In the section “Drama and Theater” I explained that the twentieth century avant-garde theater practitioners primarily objected to the conventional dramatic playscripts. As the 1960s arrived, we began to see objections to the performers’ imitation of someone else and to theater’s manufacturing of illusions and mystifications.
The formation of these objections to theatrical conventions was certainly triggered by many developments following the two devastating world wars, including skepticism about established norms, intensification in analytical thinking and the questioning of even the most basic concepts. One can say that desire to see things going on “behind closed doors” and resentment over deception and manipulation found their place in the world of theater as well.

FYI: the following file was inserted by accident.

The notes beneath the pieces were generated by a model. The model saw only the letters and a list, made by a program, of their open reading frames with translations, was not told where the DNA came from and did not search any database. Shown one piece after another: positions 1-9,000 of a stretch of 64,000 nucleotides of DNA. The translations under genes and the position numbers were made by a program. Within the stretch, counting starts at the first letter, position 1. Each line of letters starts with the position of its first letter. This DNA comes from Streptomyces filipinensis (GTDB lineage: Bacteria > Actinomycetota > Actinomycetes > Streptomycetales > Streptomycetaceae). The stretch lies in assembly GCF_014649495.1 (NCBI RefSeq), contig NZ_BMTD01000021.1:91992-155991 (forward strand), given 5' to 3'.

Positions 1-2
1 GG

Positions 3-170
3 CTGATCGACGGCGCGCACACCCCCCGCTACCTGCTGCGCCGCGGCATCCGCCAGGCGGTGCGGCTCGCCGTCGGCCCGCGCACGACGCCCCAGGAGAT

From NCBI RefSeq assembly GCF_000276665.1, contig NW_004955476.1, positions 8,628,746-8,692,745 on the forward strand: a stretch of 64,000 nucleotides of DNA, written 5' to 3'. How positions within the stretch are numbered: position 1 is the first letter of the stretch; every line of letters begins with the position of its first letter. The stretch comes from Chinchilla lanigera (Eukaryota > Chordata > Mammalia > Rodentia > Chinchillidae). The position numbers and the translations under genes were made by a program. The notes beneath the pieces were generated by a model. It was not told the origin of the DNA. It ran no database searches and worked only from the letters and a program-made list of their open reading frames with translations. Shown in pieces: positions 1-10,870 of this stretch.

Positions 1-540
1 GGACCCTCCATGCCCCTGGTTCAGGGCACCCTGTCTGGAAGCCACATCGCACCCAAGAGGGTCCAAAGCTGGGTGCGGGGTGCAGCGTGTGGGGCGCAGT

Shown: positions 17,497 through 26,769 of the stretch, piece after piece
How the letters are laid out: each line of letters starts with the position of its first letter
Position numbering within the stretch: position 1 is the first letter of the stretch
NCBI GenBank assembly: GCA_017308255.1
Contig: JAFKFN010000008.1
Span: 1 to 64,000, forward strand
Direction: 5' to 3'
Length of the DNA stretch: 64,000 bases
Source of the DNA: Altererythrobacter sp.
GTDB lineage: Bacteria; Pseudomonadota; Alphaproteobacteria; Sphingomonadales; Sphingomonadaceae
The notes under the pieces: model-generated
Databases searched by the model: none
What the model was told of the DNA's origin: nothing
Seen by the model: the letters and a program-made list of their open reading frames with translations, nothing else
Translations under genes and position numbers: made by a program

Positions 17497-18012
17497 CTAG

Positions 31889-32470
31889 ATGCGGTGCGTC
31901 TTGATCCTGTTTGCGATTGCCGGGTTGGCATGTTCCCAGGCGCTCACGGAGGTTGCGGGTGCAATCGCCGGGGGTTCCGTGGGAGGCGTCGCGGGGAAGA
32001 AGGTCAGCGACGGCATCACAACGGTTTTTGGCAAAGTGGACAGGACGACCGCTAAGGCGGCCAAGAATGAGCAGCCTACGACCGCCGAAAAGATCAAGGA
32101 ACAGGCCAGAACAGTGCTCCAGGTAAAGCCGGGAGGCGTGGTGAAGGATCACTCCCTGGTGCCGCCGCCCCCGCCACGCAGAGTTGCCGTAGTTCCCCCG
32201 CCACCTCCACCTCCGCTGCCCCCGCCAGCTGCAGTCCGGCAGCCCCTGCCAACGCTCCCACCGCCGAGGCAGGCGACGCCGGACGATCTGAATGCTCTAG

This question sits at the core of the arguments in modern theater: Is it a must to transmit meaning in forms that employ mimetic methods for the realization of a theatrical performance?
Here is a rough summary of the views of those whose reply has been “no” to the question above:
Theater can use all existing forms of communication. According to the established codes and “social frames,” any aural and visual sign during the course of a performance is perceived as a “theatrical sign” by the audience. An element does not need a symbolic attribute to become a theatrical sign.
A theatrical performance is not the “giving” of a package of information about a certain topic to the audience, it is an event by itself. The event consists of the timeline assembled through the sequence of presented, perceived and exchanged signs.
The event should take place in the “now,” in “living present,” as opposed to a fictional time and space. If illusive transmission is deemed necessary for some reason, then, logically, film or video, with more fitting capabilities and language, should undertake that (indeed, cinema has been doing that for about a hundred years).